Yemen has a new chance for peace

Yemen has a new chance for peace

Abdrabbu Mansour Hadi, Yemeni President



Even if their truce is honored in the breach, the fact that two sides in any conflict have agreed, generally through a third party, to cease fighting for just a temporary period, has to be a cause for hope.

The truce between the Yemeni government of Abdrabbuh Mansour Hadi and the Iranian-backed Houthi insurgents is therefore to be welcomed, however fragile. The United Nations has brokered the ceasefire and tentative peace talks are to be held in Kuwait later this month.

The Saudi-led coalition of Gulf States, which saved the legitimate government of Yemen from imminent defeat and has thrown back the rebels from Aden, is of course backing this search for peace. President Hadi has made it clear that his forces and their allies reserve the right to respond to any breaches in the ceasefire by the Houthi. Past agreements for the guns to fall silent have tragically failed because of the bad faith of the insurgents.

Yet there is a sense that this truce may be more enduring. The reason is not hard to see. The rebels are split and dejected. While it is true that they still hold the capital Sanaa, there is no disguising the truth that their uprising has failed. They believed the assurances of their Iranian sponsors and have paid a terrible price for their gullibility.

The splits within the Houthi leadership, which emerged almost immediately that the Kingdom launched Operation Decisive Storm last year, have become increasingly apparent. Some Houthi notables continue to insist that theirs is a rebellion that can still succeed. But it is now apparent that more and more ordinary insurgents understand that they face only more defeat, death and destruction. There is a sense that they were conned by the Iranians into a rebellion over issues, which could have been resolved peaceably through negotiation. There is also growing anger against those leaders who insist that the fight must go on.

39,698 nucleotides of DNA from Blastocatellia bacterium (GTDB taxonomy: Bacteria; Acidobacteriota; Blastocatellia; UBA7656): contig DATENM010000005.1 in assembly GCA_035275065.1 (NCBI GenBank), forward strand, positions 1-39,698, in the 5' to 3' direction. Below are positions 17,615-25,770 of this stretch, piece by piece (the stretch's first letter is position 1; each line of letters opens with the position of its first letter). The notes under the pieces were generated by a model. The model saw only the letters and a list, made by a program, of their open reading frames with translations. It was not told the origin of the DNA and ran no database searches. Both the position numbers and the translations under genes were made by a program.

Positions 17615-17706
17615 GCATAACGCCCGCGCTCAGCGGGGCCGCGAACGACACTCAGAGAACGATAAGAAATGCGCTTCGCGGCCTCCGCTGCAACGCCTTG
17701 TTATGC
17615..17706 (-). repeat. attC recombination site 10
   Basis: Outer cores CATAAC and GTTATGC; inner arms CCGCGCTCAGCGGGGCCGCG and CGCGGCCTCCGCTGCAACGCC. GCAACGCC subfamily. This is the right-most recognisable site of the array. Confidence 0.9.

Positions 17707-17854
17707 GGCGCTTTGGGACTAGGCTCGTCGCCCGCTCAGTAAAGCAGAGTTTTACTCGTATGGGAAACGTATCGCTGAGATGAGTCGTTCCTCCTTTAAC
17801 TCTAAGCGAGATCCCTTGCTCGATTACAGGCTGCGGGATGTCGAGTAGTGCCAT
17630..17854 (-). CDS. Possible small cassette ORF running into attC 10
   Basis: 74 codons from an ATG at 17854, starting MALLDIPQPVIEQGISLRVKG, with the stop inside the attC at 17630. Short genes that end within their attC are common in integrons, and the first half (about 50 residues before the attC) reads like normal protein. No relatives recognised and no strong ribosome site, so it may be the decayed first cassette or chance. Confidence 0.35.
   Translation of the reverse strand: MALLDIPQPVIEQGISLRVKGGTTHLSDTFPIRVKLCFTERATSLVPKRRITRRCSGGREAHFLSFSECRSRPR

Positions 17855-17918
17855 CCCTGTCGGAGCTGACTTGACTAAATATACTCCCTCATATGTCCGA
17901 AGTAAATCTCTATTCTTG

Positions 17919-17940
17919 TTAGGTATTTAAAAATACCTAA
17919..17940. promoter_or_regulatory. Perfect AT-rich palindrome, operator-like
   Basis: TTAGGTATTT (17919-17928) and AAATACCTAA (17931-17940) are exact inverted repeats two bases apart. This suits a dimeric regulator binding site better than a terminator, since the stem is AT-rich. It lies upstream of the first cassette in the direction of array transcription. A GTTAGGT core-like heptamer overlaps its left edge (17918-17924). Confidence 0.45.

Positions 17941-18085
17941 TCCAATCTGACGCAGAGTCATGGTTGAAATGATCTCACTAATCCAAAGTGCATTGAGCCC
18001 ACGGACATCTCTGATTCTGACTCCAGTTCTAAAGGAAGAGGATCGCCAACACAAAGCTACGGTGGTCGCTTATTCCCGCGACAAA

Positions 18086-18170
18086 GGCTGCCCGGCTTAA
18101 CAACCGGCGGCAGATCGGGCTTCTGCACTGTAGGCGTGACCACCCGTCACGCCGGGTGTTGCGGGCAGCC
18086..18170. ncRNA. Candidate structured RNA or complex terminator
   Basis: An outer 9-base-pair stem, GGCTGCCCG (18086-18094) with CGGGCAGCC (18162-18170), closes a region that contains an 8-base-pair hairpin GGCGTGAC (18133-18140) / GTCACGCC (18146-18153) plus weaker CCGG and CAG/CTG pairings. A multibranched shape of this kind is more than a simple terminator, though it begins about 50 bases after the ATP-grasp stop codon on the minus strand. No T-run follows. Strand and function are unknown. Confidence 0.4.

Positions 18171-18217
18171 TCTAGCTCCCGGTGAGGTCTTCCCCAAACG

Very understandably ordinary Houthis are increasingly asking themselves why they should continue to try and defy the Hadi government and the might of its Saudi-led Gulf allies. There seems to be an ever-greater appreciation that this is not really their war but Iran’s war, except that they, the Houthis, are the ones doing the fighting and dying, not the Iranians. It can be expected that hard-line Houthis, rather than face the inevitable outcome of the Kuwait negotiations, will do what they can to undermine the truce. Indeed, they probably will not even dare wait until the UN-staged peace talks begin. It is one of the tragedies of so many Houthis, that their leaders rely on duping them into taking up arms, while they themselves seize whatever they can of the many opportunities to prosper financially from the conflict., while staying well clear of the dangerous fighting.

The message in Kuwait will clearly be that only by accepting the UN Security Council demand to give up the territory they have seized, can the Houthi expect peace. Their rebellion has brought massive destruction to one of the world’s poorest countries. What Yemen needs now is the security and stability that will enable it to rebuild and recover. Saudi Arabia and its Gulf allies have already committed to playing a crucial role in that reconstruction program. But it is absolutely clear that for that to happen, today’s truce must be converted rapidly into tomorrow’s lasting peace.